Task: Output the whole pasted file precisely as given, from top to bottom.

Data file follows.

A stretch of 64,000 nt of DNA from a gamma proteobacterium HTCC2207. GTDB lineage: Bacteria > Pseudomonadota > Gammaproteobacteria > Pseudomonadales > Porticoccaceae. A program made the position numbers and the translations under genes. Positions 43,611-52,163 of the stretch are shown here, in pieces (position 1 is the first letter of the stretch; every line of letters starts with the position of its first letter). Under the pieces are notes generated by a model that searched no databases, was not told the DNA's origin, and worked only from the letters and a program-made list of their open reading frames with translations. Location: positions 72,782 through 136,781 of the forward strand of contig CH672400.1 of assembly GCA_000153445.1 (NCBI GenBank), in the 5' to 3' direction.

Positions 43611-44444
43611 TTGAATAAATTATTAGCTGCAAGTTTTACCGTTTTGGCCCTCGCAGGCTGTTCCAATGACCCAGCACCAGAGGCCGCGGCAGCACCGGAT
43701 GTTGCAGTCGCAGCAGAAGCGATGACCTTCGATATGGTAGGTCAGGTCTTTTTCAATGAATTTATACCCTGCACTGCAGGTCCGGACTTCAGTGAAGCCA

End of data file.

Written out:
A stretch of 64,000 nt of DNA from a gamma proteobacterium HTCC2207. GTDB lineage: Bacteria > Pseudomonadota > Gammaproteobacteria > Pseudomonadales > Porticoccaceae. A program made the position numbers and the translations under genes. Positions 43,611-52,163 of the stretch are shown here, in pieces (position 1 is the first letter of the stretch; every line of letters starts with the position of its first letter). Under the pieces are notes generated by a model that searched no databases, was not told the DNA's origin, and worked only from the letters and a program-made list of their open reading frames with translations. Location: positions 72,782 through 136,781 of the forward strand of contig CH672400.1 of assembly GCA_000153445.1 (NCBI GenBank), in the 5' to 3' direction.

Positions 43611-44444
43611 TTGAATAAATTATTAGCTGCAAGTTTTACCGTTTTGGCCCTCGCAGGCTGTTCCAATGACCCAGCACCAGAGGCCGCGGCAGCACCGGAT
43701 GTTGCAGTCGCAGCAGAAGCGATGACCTTCGATATGGTAGGTCAGGTCTTTTTCAATGAATTTATACCCTGCACTGCAGGTCCGGACTTCAGTGAAGCCA